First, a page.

Bowe Bergdahl, U.S. soldier held in Afghanistan, freed in swap
(CNN) — President Barack Obama, flanked by the parents of Sgt. Bowe Bergdahl at the White House on Saturday, praised the troops and government officials who helped secure the release of the American soldier held captive for nearly five years by militants during the Afghanistan war.
Bergdahl was released in exchange for five Guantanamo detainees, authorities said Saturday.
The government of Qatar, which helped broker the release, pledged to “put in place measures to protect our national security,” Obama said in the White House Rose Garden.
“While Bowe was gone, he was never forgotten,” the President said.
Bergdahl’s mother, Jani, said, “We will continue to stay strong for Bowe while he recovers.”
Bob Bergdahl said he was not sure whether his son still speaks English and spoke at one point in what appeared to be Pashtun.
“I’m your father, Bowe,” the father said.
Bergdahl, the only remaining U.S. soldier captured during the conflicts in Iraq and Afghanistan, was recovered by U.S. special operations forces without incident about 10:30 a.m. ET at a “pick-up” point in eastern Afghanistan, near the border with Pakistan, a senior Department of Defense official told CNN. There were 18 armed Taliban members present.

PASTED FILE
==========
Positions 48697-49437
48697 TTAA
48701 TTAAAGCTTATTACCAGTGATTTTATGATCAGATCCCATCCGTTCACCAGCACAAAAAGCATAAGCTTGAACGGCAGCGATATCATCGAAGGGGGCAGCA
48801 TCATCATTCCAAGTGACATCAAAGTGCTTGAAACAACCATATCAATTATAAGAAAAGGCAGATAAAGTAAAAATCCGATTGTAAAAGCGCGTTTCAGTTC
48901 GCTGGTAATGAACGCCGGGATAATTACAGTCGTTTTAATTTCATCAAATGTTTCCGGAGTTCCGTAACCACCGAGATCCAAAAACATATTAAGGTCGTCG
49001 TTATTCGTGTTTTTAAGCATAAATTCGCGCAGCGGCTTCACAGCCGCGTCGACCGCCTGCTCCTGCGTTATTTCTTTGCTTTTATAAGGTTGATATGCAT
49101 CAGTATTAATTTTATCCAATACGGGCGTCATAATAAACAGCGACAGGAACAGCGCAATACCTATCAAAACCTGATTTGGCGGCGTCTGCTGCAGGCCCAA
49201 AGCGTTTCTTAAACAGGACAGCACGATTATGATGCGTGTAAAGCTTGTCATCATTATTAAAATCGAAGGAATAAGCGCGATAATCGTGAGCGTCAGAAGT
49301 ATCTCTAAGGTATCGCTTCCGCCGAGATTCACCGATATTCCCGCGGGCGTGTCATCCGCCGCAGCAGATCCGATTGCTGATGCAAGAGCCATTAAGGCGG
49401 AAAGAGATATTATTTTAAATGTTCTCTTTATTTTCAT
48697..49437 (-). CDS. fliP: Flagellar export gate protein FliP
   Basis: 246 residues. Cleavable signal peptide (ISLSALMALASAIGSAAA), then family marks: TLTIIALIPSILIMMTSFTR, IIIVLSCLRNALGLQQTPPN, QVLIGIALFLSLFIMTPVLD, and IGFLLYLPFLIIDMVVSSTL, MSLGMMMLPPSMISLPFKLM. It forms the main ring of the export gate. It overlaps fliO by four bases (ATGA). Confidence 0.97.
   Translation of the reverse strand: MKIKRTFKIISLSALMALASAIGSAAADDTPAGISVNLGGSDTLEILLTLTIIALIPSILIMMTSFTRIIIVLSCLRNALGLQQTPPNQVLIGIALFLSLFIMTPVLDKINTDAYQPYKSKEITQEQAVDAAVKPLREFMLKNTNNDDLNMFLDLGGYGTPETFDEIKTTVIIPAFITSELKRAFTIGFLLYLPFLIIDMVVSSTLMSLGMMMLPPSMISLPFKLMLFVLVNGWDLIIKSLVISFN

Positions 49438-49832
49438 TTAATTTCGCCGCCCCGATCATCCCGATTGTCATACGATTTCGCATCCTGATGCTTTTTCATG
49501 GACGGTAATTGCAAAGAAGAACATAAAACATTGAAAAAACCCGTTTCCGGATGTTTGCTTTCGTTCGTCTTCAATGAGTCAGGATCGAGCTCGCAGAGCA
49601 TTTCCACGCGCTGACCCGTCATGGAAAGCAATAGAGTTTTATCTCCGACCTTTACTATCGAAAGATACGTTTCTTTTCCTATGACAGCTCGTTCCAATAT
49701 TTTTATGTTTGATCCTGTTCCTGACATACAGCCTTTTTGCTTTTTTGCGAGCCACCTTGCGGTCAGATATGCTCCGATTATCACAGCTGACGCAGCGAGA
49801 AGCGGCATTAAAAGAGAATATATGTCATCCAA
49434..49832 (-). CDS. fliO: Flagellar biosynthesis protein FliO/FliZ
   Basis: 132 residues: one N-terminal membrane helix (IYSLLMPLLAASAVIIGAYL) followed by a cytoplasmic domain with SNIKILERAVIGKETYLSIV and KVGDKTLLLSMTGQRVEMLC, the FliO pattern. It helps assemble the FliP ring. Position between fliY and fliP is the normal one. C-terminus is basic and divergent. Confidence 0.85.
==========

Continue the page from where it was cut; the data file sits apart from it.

Once he was on an American helicopter, Bergdahl, 28, used a paper plate to communicate because of the noise. He wrote, “SF?” meaning, “special forces?”
One of the operators sitting with Bergdahl responded loudly: “Yes, we’ve been looking for you for a long time,” according to the official.
Bergdahl broke down crying.
Parents ‘cannot wait to wrap our arms around our only son’
Earlier, the White House said in a statement, “Today the American people are pleased that we will be able to welcome home Sergeant Bowe Bergdahl,”
Secretary of Defense Chuck Hagel said that he had informed Congress of the decision to transfer five detainees from Guantanamo Bay to Qatar in exchange for Bergdahl, who was the only remaining American soldier captured from conflicts in Iraq and Afghanistan.
After Bergdahl was handed over, a series of secret procedures were set in motion so each side knew the other was living up to the bargain, according to U.S. Defense officials. Qatari officials were already at Guantanamo and took custody of the detainees. They assured the Taliban that the detainees would be flown to Qatar.
“Sgt. Bergdahl is now under the care of the U.S. military after being handed over by his captors in Afghanistan,” Hagel said. “We will give him all the support he needs to help him recover from this ordeal, and we are grateful that he will soon be reunited with his family.”
Bergdahl’s parents happened to still be in Washington, having visited for Memorial Day.